Monday, September 9, 2019

Stephen Hawking on the Purpose of Science Fiction

In 1995, the American theoretical physicist Lawrence M. Krauss wrote a popular non-fiction book called The Physics of Star Trek. The book contained a Foreword by no other than Stephen Hawking, the man considered by many as one of the greatest theoretical physicists to ever walk on the planet.

In his brief Foreword, Hawking touched on the role that works of science fiction play in a world that continues to change because of scientific developments and technological revolutions.

This is what he had to say about the “serious purpose” of science fiction in a very modern world.

“Science fiction like Star Trek is not only good fun but it also serves a serious purpose, that of expanding the human imagination. We may not yet be able to boldly go where no man (or woman) has gone before, but at least we can do it in the mind. We can explore how the human spirit might respond to future developments in science and we can speculate on what those developments might be. 

There is a two-way trade between science fiction and science. Science fiction suggests ideas that scientists incorporate into their theories, but sometimes science turns up notions that are stranger than any science fiction. Black holes are an example, greatly assisted by the inspired name that the physicist John Archibald Wheeler gave them. Had they continued with their original names of “frozen stars” or “gravitationally completely collapsed objects”, there wouldn’t have been half so much written about them.”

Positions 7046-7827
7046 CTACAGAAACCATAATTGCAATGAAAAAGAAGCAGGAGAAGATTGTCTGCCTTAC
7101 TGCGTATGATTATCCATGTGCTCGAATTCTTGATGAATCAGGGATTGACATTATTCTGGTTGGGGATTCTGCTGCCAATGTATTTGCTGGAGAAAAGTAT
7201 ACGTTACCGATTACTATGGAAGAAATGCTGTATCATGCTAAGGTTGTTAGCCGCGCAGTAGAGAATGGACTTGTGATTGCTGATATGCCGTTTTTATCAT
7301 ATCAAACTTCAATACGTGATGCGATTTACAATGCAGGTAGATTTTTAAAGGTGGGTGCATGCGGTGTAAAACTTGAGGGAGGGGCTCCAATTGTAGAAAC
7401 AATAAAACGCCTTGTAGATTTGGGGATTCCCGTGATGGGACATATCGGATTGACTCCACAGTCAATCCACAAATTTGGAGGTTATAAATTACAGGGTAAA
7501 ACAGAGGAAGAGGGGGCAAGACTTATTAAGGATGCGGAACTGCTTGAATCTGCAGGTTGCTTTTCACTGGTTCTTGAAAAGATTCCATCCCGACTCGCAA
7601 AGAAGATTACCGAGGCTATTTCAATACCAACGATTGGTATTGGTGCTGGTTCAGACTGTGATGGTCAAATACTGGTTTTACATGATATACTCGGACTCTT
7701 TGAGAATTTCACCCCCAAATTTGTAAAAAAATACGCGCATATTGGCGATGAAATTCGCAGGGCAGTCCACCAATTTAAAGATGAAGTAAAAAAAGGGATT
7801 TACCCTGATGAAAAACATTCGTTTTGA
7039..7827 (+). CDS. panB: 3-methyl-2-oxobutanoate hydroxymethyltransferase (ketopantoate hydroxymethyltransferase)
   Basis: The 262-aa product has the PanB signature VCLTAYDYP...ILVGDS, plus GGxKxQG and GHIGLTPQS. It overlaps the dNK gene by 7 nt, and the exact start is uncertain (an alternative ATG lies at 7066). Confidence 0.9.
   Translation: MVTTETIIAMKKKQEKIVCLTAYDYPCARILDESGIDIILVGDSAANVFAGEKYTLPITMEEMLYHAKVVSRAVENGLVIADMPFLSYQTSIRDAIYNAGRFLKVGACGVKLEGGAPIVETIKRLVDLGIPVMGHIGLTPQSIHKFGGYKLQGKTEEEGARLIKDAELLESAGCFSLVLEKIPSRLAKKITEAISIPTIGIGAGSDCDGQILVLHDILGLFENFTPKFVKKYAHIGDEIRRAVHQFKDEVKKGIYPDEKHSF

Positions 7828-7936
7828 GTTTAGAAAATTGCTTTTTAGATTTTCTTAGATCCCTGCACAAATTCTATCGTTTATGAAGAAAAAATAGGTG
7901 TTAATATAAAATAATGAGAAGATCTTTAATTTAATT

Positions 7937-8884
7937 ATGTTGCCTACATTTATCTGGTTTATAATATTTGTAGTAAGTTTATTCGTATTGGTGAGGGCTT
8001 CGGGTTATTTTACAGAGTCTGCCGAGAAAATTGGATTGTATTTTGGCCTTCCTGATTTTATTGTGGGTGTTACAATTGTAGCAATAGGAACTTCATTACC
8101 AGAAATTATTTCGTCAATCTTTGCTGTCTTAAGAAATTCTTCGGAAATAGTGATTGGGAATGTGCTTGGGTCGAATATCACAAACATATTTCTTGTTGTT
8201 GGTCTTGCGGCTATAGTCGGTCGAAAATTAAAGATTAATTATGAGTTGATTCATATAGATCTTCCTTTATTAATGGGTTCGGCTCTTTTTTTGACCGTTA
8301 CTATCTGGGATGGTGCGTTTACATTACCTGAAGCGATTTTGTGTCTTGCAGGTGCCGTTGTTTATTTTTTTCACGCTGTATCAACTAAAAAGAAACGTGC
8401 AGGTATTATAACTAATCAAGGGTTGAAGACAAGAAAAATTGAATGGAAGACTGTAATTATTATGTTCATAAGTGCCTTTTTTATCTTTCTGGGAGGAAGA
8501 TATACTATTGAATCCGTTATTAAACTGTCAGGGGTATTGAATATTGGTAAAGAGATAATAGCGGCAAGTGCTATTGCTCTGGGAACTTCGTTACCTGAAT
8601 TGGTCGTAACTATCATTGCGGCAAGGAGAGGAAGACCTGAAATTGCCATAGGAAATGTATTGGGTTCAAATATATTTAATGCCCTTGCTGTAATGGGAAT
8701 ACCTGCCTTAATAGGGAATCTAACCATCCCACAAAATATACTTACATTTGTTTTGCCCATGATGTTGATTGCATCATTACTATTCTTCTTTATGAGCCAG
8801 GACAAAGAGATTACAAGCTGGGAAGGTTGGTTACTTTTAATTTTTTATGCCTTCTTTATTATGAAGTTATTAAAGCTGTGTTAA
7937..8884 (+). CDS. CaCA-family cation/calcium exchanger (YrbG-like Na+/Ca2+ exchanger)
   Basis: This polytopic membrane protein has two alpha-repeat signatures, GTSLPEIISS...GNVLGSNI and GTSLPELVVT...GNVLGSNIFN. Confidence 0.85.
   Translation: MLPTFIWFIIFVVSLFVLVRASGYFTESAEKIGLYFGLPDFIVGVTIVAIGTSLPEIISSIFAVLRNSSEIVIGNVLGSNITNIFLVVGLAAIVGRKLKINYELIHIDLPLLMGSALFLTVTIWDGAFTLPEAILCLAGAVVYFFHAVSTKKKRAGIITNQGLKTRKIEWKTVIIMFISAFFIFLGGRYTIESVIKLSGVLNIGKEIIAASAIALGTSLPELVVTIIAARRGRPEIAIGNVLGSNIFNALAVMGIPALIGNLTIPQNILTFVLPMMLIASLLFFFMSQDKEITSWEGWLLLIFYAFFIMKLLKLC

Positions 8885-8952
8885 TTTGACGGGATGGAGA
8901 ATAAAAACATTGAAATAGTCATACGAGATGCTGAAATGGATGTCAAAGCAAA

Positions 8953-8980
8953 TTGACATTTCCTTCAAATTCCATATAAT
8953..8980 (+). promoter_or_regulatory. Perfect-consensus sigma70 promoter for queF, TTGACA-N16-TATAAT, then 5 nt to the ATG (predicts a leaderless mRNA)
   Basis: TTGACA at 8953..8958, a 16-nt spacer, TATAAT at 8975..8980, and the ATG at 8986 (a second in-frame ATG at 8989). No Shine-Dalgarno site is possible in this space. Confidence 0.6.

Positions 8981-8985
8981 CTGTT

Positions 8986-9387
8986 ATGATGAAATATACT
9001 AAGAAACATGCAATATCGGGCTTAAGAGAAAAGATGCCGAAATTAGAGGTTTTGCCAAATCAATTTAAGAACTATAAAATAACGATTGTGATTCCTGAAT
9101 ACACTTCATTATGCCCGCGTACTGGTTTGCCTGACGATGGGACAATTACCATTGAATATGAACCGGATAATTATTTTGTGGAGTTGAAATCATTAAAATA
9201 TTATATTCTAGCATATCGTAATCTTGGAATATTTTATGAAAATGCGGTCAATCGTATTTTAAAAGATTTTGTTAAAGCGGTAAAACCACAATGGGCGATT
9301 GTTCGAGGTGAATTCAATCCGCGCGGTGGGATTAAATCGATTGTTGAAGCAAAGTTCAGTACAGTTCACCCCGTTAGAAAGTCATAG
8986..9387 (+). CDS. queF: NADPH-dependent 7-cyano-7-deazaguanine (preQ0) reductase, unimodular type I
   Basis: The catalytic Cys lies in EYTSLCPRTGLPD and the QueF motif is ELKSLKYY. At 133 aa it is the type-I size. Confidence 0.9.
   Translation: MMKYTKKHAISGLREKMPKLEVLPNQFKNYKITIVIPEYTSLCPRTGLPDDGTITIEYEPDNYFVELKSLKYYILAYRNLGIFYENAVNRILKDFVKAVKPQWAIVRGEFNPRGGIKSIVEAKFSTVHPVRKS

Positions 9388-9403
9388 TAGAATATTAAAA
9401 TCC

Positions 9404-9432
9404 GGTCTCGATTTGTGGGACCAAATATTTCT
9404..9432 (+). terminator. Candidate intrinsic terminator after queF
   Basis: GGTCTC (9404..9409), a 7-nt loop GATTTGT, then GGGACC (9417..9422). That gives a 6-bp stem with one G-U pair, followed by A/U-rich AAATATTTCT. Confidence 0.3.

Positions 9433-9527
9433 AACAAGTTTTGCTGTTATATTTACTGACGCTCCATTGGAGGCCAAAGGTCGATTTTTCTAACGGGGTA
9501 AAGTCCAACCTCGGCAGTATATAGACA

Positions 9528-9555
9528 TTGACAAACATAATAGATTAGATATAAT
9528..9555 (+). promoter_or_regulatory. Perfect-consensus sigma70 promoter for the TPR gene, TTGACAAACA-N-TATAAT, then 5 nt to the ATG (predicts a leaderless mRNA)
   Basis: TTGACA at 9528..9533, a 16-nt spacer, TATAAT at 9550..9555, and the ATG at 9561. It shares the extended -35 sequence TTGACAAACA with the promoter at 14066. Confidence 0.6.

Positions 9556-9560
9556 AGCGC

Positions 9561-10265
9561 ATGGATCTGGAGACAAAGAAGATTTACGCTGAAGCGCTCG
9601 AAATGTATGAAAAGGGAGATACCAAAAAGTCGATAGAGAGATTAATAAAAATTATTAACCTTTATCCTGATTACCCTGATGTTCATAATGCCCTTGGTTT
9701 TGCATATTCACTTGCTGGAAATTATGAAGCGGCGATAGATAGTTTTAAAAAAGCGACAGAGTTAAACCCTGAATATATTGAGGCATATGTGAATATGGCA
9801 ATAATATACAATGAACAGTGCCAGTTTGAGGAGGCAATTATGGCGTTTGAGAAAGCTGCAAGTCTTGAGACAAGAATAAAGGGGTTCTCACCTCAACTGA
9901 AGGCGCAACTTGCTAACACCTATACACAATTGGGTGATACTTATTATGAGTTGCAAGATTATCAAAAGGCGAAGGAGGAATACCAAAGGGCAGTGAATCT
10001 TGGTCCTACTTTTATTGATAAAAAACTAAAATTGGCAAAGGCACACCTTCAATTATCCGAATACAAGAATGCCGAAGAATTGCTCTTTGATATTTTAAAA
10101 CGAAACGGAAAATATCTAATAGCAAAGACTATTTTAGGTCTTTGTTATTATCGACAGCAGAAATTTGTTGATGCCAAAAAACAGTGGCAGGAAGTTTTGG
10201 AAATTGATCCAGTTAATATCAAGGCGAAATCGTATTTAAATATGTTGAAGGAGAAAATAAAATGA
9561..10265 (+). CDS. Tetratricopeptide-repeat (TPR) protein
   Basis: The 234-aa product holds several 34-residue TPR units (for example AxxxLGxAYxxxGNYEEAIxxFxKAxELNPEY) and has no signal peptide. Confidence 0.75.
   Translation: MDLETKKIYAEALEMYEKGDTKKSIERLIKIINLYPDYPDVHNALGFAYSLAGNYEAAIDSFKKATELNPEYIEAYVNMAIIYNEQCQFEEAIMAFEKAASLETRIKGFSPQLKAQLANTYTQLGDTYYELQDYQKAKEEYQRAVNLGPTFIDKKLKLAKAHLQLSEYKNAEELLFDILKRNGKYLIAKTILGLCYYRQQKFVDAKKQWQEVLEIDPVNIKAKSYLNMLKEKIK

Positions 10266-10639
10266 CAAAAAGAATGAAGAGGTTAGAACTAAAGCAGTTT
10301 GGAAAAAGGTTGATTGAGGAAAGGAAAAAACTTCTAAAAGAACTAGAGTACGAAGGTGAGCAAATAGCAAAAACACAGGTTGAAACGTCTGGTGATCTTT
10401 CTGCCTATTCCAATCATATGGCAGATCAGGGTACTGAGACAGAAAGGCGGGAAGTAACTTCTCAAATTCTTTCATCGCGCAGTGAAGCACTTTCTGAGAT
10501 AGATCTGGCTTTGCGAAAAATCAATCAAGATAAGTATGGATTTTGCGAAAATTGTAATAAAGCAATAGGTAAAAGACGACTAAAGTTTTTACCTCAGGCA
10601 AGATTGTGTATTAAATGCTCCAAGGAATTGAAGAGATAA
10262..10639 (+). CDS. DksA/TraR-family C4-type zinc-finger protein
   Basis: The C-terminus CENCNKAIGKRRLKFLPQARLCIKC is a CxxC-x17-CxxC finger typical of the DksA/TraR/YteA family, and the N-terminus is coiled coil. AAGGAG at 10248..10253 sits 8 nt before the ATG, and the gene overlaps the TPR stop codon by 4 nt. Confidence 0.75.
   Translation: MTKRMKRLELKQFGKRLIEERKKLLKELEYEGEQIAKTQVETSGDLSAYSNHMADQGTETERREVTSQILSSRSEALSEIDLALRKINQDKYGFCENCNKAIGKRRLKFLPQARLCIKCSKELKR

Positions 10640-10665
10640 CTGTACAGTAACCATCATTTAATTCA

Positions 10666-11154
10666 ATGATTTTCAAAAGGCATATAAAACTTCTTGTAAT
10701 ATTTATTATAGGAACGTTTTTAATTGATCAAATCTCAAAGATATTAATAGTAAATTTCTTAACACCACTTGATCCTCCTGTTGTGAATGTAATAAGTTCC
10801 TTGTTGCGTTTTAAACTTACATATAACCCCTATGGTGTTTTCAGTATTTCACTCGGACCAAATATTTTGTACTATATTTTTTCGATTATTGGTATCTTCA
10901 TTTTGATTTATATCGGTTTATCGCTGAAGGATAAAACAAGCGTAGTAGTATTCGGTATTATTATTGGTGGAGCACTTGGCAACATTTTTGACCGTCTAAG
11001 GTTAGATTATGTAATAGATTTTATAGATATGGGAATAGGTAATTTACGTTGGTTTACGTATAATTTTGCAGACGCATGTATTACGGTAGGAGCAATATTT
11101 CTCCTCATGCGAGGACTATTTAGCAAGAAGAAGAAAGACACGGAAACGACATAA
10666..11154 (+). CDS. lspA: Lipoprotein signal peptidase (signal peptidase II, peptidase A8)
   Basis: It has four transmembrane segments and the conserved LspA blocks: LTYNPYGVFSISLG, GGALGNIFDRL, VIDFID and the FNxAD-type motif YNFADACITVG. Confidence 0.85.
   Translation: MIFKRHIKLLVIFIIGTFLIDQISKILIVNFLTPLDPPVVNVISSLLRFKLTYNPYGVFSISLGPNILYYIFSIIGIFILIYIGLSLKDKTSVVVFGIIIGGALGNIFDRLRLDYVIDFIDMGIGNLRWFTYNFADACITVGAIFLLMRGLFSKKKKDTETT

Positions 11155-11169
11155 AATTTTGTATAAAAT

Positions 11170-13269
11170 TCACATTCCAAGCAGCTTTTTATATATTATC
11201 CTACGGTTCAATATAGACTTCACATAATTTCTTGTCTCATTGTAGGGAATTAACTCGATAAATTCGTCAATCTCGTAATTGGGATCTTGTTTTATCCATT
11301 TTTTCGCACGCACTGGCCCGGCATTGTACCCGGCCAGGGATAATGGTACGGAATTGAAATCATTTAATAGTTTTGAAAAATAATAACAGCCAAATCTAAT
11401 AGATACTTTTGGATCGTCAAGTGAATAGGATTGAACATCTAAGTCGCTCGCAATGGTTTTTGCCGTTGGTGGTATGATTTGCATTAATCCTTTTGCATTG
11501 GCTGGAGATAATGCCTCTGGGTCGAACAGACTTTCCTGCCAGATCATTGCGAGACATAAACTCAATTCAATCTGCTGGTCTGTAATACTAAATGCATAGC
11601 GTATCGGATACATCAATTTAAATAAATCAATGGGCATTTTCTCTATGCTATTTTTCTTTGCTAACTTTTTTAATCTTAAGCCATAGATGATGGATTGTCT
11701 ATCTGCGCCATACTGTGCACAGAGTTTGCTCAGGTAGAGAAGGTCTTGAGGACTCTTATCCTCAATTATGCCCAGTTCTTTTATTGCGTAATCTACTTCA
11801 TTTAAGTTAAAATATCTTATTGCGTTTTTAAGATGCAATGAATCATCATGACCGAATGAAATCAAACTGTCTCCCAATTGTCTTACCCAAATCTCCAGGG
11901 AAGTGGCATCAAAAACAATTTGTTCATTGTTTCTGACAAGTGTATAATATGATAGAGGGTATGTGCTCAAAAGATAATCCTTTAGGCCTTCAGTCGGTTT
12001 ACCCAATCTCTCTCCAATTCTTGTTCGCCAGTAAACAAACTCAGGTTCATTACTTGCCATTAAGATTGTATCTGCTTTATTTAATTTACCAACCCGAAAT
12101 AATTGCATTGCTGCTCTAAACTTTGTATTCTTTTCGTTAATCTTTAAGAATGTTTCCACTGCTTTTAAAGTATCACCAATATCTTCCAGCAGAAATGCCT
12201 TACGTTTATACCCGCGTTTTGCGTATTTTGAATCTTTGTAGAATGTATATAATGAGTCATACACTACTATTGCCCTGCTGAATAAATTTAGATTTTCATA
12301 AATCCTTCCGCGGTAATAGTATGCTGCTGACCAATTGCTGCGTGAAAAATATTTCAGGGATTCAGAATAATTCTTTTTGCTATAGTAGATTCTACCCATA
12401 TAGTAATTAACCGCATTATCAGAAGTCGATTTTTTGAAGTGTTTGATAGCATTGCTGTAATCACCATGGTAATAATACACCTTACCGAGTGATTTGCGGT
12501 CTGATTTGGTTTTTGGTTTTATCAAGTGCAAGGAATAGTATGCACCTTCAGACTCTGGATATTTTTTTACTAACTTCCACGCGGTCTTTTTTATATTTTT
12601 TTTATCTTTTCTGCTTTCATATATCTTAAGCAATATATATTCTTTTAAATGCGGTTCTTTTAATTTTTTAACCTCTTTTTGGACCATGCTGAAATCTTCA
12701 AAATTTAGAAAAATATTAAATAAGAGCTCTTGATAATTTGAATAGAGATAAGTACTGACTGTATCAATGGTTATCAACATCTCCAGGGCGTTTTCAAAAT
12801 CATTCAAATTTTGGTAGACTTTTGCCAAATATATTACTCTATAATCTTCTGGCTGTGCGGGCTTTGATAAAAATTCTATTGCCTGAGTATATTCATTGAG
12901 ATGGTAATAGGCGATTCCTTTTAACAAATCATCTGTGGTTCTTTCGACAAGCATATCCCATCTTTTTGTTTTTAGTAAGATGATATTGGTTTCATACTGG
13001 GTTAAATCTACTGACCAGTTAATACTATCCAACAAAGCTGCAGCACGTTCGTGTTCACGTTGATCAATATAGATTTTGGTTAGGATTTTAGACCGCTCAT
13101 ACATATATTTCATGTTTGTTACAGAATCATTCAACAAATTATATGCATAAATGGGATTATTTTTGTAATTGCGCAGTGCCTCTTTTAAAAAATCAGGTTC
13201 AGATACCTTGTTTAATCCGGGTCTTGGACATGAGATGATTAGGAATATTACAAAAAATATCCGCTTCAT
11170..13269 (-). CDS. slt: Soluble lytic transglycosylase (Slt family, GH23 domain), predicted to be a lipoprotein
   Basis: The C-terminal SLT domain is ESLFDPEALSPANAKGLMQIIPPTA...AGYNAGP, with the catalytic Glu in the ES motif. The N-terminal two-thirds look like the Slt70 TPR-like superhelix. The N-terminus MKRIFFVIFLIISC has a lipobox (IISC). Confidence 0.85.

Hawking passed away in March of 2018. He was 76 years old. He left behind an undeniable legacy and a body of work that continues to guide aspiring theoretical physicists (and aspiring scientists for that matter) in their journeys toward scientific enlightenment.

Photo by David Montgomery
Hawking also left behind a good number of books he authored that include the ubiquitous A Brief History of Time. If you are looking for a good introduction into Hawking’s work, this is the book you should peruse. Only then should you proceed reading his other books (i.e. The Universe in a Nutshell, On the Shoulders of Giants, and Black Holes and Baby Universes and Other Essays).








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